A Step-by-Step Guide
Just to be clear, there is no absolute right or wrong in making one of these sites. I would expect a lot of variation between sites.
Step 1: Buy Your Domain Name.
To make this work, I suggest using your actual name as the domain name. In my case, I have www.BrianRotsztein.com (I also have www.Rotsztein.com which comes in handy as well. I’ll explain why some other time). By using your own name and adding a dash of SEO, you can almost guarantee that your personal identity hub website will appear first when people search for you.
Step 2: Set Up Web Hosting.
Make sure you have reliable hosting. I recommend staying away from $4.95/month type hosting in favour of something reliable where you can actually call someone if you need help.
Step 3: Choose a Design
The design is up to you. If you choose WordPress as a web publishing platform, you can easily use a free template and change it later as needed. Your site is only going to be about 1-10 pages so you don’t need to worry too much about expansion. You may want to create a logo to represent you (but that’s a larger personal branding issue which I won’t get into here).
Step 4: Add Content.
What content should you add? The way I see it, a personal identity hub website should be a central place with only relatively minor references to the various parts of your business life. I have listed some ideas below.
- Brands/Companies: List them with brief summaries of what each one does and your role.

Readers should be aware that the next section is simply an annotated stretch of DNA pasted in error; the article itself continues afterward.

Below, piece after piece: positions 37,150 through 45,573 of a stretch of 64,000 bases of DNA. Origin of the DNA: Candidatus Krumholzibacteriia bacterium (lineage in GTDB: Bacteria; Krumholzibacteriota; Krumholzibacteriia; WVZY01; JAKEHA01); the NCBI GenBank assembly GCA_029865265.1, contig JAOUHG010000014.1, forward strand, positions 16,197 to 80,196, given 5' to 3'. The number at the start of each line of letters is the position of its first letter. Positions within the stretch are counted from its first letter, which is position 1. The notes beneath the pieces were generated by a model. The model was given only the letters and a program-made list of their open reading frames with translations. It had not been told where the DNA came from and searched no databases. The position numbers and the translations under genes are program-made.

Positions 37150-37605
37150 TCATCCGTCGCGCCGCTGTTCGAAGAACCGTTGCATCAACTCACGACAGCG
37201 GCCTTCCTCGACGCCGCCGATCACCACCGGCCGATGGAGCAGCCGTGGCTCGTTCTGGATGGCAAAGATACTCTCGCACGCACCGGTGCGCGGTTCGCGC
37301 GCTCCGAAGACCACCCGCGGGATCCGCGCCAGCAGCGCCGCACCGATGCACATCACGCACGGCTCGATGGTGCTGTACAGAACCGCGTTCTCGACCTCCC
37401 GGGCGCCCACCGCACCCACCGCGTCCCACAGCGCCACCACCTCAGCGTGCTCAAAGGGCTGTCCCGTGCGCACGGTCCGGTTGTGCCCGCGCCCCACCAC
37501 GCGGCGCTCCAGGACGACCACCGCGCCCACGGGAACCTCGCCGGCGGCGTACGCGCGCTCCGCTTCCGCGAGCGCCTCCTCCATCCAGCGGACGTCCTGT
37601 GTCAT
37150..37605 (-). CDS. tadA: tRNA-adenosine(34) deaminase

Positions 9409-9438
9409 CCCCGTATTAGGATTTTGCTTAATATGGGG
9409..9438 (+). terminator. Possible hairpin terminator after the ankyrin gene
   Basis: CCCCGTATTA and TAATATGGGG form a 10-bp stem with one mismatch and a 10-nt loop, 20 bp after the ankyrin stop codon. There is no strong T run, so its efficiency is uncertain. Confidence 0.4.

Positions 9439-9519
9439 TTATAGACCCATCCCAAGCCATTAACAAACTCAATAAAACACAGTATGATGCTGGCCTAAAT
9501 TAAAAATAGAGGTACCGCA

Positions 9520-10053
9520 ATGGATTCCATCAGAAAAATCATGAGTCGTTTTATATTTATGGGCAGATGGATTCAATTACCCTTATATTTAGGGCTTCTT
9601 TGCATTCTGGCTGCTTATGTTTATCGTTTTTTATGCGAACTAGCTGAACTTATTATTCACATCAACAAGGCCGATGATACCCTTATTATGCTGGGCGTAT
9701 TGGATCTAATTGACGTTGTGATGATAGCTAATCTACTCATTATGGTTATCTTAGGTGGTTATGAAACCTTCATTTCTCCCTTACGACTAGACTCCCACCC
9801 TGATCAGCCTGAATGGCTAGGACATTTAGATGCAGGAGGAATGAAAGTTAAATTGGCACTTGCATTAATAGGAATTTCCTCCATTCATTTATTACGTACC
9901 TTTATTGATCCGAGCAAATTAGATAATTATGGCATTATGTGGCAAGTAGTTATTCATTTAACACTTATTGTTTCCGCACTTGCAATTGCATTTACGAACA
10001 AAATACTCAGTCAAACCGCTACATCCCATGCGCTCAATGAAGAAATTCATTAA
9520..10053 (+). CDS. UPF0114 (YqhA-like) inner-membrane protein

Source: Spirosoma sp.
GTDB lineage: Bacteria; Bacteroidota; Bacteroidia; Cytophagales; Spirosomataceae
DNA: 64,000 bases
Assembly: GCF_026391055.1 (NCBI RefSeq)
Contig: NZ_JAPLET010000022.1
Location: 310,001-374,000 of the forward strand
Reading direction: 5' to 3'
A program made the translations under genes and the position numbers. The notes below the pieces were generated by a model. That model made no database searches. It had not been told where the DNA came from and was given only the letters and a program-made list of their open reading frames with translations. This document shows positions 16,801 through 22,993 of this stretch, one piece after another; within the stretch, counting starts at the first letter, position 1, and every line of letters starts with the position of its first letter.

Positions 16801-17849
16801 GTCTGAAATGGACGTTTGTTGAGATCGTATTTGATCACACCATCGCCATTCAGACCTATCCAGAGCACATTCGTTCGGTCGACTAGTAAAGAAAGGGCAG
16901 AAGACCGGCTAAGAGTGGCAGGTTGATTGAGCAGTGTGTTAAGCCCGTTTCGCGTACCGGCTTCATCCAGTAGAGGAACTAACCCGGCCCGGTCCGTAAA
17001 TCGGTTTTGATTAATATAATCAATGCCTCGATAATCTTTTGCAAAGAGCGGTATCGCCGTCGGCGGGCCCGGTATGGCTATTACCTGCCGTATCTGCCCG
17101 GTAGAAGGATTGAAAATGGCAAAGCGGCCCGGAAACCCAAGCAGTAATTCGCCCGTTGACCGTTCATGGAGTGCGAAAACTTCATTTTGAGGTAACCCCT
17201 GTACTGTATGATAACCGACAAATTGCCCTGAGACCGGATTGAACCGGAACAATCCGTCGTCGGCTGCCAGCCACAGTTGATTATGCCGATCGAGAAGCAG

- Social Media Networking: Make it easy for people to interact with you. Add icons to Twitter, Facebook, and LinkedIn. Include others as needed. Wherever you have built your social media foundation is what you want to highlight. Make it easy to connect with you.
- Add a Dynamic Component: To show you are active (assuming you are – you may not be and that’s ok), you may want to consider a live Twitter feed, a widget that displays recent posts in your blog, or similar dynamism.
- CV/Bio: Try to restrict this to the highlights. Remember that you also have LinkedIn (or other similar site – whatever the current flavour is) to list your experiences.
- Clients: Point out some of your key clients if you think that will add value. I know that some industries prefer to hide these.
- Blog: Link to your blog and possibly highlight some of your favourite posts.
- Services: Identify what services you want to offer. Ideally you will focus on the services you want to push.
- Products: If you’re selling a product, you likely have a website all about them. Keep descriptions and marketing text to a minimum. Your hub is a guide, not a hard and fast, in your face selling tool.